By comparing the added parts (which, to save space, are given only in compressed score) with the original bass, it will be seen that they are all founded on suggestions thrown out, so to speak, by Bach himself, on ideas indicated in the bass, and it is in obtaining unity of design by the scientific employment of Bach's own material that Franz shows himself so well fitted for his self-imposed labour. It has been already said that Bach requires more polyphonic treatment of the parts than Handel. The following extract from Franz's score of 'L'Allegro' ('Come, but keep thy wonted state') will show the different method in which he fills up a figured bass in Handel's music. The original stands thus—
which Franz completes in this manner—
Here it will be seen there is no attempt at imitative writing. Nothing is done beyond harmonising Handel's bass in four parts. The harmonies are given to clarinets and bassoons in order that the first entry of the strings, which takes place in the third bar, may produce the contrast of tone-colour designed by the composer.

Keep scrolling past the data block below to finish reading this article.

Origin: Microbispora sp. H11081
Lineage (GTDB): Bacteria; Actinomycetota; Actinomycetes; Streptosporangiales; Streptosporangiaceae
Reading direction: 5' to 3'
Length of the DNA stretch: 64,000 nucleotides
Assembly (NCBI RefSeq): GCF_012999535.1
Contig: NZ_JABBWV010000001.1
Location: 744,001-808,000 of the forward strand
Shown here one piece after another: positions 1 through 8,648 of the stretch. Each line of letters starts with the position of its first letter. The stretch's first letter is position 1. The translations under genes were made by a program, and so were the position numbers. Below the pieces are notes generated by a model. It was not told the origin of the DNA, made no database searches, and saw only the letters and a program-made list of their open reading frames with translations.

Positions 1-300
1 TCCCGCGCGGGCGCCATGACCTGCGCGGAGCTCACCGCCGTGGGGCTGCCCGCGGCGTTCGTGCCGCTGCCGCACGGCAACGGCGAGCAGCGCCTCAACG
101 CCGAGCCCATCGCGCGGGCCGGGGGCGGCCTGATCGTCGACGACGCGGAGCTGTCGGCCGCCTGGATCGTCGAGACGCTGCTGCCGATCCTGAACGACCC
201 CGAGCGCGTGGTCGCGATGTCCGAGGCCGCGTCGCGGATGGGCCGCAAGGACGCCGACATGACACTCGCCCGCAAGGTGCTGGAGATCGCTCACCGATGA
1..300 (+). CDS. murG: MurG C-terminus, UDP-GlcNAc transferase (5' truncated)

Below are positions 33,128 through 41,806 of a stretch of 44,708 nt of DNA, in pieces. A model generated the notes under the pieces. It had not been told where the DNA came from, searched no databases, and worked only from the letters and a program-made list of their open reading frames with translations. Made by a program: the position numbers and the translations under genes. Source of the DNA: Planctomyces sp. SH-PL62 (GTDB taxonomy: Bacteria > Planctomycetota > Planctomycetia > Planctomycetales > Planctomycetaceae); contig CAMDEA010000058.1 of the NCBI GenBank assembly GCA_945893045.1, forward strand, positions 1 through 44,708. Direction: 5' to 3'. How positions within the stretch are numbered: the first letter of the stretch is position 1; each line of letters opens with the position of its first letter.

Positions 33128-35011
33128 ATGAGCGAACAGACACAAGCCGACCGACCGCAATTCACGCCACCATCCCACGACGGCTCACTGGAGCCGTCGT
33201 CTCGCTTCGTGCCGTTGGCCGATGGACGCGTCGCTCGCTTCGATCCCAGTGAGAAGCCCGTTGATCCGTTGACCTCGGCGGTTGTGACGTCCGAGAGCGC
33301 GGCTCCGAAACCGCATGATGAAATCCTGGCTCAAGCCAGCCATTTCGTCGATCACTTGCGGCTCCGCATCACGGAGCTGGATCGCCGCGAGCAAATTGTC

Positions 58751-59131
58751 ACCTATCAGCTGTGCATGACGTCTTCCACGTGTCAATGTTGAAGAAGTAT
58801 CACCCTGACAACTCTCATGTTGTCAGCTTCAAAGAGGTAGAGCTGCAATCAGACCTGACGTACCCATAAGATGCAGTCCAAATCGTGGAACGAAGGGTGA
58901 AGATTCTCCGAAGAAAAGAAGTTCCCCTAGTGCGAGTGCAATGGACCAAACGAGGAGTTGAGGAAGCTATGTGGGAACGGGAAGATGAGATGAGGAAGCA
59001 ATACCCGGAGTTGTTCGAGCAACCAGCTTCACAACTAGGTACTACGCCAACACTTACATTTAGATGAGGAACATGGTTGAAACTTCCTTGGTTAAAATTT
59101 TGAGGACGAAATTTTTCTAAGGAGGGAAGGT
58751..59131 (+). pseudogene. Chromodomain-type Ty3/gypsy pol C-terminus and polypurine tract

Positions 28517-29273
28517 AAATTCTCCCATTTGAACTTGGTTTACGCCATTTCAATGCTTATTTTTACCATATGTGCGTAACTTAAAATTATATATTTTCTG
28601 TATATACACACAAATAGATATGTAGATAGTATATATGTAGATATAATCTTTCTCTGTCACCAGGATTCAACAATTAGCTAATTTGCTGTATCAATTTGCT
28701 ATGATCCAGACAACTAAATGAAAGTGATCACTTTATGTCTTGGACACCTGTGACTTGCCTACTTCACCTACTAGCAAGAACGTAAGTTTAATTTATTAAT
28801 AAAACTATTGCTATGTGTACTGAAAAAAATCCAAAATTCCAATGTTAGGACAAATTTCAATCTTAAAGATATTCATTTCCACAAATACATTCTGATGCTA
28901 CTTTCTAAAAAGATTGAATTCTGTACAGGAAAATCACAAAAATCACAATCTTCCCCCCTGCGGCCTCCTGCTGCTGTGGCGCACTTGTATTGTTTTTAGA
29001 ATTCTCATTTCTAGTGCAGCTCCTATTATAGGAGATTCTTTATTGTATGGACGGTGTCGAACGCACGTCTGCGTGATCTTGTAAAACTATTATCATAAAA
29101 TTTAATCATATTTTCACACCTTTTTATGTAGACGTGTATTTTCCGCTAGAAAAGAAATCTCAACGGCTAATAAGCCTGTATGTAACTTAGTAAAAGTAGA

6. It is quite impossible within the limits of such an article as the present to deal exhaustively with the subject in hand; enough has, it is hoped, been said to indicate in a general manner some of the various ways of filling up the orchestration from a figured bass. This however, though perhaps the most important, is by no means the only case in which additional accompaniments are required or introduced. It was mentioned above that the composition of the orchestra in the days of Bach and Handel was very different from that of our own time. This is more especially the case with Bach, who employs in his scores many instruments now altogether fallen into disuse. Such are the viola d'amore, the viola da gamba, the oboe d'amore, the oboe da caccia (which he sometimes calls the 'taille'), and several others. In adapting these works for performance, it is necessary to substitute for these obsolete instruments as far as possible their modern equivalents. Besides this, both Handel and Bach wrote for the trumpets passages which on the instruments at present employed in our orchestras are simply impossible. Bach frequently, and Handel occasionally, writes the trumpet parts up to C in alt, and both require from the players rapid passages in high notes, the execution of which, even where possible, is extremely uncertain. Thus, in probably the best-known piece of sacred music in the world, the Hallelujah chorus in the 'Messiah,' Handel has written D in alt for the first trumpet, while Bach in the 'Cum Sancto Spiritu' of his great Mass in B minor has even taken the instrument one note higher, the whole first trumpet part as it stands being absolutely unplayable. In such cases as these it becomes necessary to re-write the trumpet parts, giving the higher notes to some other instrument. This is what Franz has done in his editions of Bach's 'Magnificat' and 'Pfingsten-Cantate,' in which he has used two clarinets in C to reinforce and assist the trumpet parts. The key of both pieces being D, the clarinets in A would be those usually employed; the C clarinets are here used instead, because their tone, though less rich, is more piercing, and therefore approximates more closely to that of the high notes of the trumpet. One example from the opening chorus of the 'Magnificat' will show how the arrangement is effected. Bach's trumpet parts and their equivalents in Franz's score will alone be quoted.